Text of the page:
Spectrum of infection and risk factors for human monkeypox, United States, 2003

Emerg Infect Dis. 2007 Sep;13(9):1332-9. doi: 10.3201/eid1309.070175.


For the 2003 monkeypox virus (MPXV) outbreak in the United States, interhuman transmission was not documented and all case-patients were near or handled MPXV-infected prairie dogs. We initiated a case-control study to evaluate risk factors for animal-to-human MPXV transmission. Participants completed a questionnaire requesting exposure, clinical, and demographic information. Serum samples were obtained for analysis of immunoglobulin G (IgG) and IgM to orthopoxvirus. When data were adjusted for smallpox vaccination, case-patients were more likely than controls to have had daily exposure to a sick animal (odds ratio [OR] 4.0, 95% confidence interval [CI] 1.2-13.4), cleaned cages and bedding of a sick animal (OR 5.3, 95% CI 1.4-20.7), or touched a sick animal (OR 4.0, 95% CI 1.2-13.4). These findings demonstrate that human MPXV infection is associated with handling of MPXV-infected animals and suggest that exposure to excretions and secretions of infected animals can result in infection.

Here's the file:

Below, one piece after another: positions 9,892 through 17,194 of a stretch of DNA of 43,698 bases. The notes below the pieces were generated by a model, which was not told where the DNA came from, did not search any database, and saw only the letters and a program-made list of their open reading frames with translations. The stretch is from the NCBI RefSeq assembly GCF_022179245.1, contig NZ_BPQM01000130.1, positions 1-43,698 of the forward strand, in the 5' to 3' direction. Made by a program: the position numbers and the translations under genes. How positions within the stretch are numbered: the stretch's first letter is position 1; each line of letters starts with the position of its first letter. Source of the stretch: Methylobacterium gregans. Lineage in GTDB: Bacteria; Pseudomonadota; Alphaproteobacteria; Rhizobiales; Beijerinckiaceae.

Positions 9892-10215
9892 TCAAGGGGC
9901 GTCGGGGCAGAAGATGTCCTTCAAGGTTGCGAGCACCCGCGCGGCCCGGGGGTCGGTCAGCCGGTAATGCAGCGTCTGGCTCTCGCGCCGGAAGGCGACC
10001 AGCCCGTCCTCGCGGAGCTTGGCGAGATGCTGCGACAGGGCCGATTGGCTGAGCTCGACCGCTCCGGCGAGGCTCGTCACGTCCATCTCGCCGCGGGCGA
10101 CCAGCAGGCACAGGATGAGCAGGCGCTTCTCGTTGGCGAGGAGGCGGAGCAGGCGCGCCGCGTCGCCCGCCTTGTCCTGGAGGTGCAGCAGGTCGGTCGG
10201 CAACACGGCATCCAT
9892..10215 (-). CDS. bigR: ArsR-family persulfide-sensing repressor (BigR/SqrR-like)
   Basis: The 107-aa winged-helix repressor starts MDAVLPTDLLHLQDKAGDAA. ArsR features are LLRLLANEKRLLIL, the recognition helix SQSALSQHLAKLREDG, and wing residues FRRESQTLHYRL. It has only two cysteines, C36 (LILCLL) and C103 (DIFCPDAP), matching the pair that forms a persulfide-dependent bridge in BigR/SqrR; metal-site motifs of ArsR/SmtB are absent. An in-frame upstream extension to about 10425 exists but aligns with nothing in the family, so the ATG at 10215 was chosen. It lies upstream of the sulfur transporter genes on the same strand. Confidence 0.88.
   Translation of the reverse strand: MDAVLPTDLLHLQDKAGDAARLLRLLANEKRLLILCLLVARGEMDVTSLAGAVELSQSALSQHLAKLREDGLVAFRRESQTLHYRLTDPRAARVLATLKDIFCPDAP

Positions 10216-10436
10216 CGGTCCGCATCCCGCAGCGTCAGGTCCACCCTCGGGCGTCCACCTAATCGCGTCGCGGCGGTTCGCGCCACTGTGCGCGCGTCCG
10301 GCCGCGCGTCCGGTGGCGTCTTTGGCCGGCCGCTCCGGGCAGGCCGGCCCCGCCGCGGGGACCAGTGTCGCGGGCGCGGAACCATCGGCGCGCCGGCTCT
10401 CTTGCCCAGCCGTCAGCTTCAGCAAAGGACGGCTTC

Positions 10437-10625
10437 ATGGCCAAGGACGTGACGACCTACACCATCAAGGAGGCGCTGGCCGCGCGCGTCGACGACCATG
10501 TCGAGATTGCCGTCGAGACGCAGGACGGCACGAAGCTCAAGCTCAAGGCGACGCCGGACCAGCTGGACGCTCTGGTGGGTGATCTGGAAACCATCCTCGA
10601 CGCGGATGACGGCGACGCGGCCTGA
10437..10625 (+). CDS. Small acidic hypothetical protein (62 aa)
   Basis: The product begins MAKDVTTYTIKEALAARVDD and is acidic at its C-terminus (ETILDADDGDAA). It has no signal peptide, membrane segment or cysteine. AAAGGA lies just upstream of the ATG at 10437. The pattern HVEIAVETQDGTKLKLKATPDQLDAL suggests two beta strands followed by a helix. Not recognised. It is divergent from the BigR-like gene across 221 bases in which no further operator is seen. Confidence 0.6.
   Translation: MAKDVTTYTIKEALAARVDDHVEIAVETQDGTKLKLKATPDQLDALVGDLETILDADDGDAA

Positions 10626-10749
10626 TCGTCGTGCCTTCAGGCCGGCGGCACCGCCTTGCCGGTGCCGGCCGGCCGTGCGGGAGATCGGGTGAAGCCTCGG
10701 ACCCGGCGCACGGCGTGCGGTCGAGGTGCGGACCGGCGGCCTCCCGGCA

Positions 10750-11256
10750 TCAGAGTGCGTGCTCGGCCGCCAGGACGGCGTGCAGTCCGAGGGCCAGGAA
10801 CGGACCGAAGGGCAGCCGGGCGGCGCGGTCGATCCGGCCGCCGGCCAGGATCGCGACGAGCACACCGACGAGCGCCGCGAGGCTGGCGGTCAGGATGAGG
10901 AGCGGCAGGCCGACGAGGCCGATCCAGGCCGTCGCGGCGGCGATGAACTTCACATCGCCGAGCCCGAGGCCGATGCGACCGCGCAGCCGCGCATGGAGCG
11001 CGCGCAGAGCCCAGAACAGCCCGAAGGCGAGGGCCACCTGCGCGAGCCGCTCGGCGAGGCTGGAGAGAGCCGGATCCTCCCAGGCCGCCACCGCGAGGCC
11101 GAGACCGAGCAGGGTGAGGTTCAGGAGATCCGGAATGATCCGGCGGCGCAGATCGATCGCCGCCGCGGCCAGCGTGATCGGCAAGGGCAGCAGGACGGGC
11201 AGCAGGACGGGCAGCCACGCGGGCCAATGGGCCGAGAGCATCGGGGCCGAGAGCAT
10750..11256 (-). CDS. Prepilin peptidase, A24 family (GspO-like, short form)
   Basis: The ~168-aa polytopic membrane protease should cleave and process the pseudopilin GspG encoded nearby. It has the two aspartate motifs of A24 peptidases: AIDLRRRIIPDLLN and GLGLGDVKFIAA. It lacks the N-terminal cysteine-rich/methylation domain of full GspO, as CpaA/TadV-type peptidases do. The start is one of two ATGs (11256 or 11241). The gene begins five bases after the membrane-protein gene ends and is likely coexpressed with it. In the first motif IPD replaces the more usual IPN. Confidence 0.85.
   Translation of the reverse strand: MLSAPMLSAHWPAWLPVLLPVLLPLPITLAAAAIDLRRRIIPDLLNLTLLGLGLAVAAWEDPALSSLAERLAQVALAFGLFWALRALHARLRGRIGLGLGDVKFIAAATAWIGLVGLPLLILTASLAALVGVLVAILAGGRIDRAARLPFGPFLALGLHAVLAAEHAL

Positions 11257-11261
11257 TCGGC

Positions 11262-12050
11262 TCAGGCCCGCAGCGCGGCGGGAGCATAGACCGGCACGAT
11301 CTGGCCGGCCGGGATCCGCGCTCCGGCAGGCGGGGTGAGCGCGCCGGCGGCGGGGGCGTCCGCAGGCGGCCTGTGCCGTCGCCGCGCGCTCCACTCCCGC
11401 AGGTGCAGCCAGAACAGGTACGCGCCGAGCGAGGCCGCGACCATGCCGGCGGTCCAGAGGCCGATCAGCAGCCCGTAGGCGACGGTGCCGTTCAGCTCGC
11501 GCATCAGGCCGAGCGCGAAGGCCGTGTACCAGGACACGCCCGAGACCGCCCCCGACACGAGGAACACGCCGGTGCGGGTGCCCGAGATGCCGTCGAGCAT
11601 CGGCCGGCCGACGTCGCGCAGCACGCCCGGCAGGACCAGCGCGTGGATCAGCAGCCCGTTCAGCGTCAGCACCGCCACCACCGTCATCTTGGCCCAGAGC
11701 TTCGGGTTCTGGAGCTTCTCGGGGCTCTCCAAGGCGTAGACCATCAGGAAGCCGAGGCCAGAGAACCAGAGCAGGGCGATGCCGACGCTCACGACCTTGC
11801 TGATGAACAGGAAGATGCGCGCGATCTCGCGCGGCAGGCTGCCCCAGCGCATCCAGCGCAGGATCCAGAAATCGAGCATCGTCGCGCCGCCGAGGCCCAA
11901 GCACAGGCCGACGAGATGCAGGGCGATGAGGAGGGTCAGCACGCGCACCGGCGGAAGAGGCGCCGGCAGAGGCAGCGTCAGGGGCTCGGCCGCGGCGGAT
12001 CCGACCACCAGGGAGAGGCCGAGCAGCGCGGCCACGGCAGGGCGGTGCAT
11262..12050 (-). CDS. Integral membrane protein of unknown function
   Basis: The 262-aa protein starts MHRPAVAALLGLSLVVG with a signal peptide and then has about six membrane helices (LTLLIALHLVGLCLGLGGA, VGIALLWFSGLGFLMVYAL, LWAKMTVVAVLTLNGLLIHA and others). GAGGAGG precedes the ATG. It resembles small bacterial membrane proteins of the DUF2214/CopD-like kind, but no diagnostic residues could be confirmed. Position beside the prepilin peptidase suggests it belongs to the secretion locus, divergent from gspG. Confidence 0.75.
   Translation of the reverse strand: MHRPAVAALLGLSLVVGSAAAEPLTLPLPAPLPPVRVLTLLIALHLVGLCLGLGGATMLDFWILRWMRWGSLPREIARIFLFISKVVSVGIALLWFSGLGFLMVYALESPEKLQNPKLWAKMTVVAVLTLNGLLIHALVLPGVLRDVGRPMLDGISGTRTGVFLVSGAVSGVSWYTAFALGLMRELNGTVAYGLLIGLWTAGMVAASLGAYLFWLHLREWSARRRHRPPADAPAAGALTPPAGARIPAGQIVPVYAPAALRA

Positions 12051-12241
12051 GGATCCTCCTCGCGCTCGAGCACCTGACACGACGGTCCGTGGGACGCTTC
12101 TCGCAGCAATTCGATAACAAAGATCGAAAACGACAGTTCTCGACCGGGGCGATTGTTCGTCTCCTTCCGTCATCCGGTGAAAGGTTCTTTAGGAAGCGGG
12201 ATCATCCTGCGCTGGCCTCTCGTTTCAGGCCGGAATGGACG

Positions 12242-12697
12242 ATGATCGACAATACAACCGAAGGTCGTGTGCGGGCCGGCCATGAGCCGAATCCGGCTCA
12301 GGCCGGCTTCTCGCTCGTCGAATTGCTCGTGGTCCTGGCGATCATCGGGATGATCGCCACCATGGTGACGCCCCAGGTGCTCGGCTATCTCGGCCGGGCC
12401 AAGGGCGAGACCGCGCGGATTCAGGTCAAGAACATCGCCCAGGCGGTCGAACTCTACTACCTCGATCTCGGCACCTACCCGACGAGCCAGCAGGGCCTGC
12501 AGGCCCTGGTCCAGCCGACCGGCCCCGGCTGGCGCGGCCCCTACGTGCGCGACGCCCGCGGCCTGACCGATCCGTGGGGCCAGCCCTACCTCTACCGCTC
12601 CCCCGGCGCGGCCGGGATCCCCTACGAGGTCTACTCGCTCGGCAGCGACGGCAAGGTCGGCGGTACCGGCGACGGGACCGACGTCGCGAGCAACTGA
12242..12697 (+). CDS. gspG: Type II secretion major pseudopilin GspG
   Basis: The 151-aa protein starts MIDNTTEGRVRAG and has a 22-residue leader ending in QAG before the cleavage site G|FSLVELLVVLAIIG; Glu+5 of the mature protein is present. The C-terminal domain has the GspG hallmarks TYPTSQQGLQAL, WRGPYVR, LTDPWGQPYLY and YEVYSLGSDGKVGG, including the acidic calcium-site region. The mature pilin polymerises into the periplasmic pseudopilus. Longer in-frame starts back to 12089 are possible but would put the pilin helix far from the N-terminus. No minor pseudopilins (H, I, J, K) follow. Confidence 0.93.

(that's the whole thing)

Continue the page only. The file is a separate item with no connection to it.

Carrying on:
MeSH terms

  • Adolescent
  • Adult
  • Animals
  • Case-Control Studies
  • Humans
  • Mpox (monkeypox) / epidemiology*
  • Odds Ratio
  • Risk Factors
  • Sciuridae / virology
  • United States / epidemiology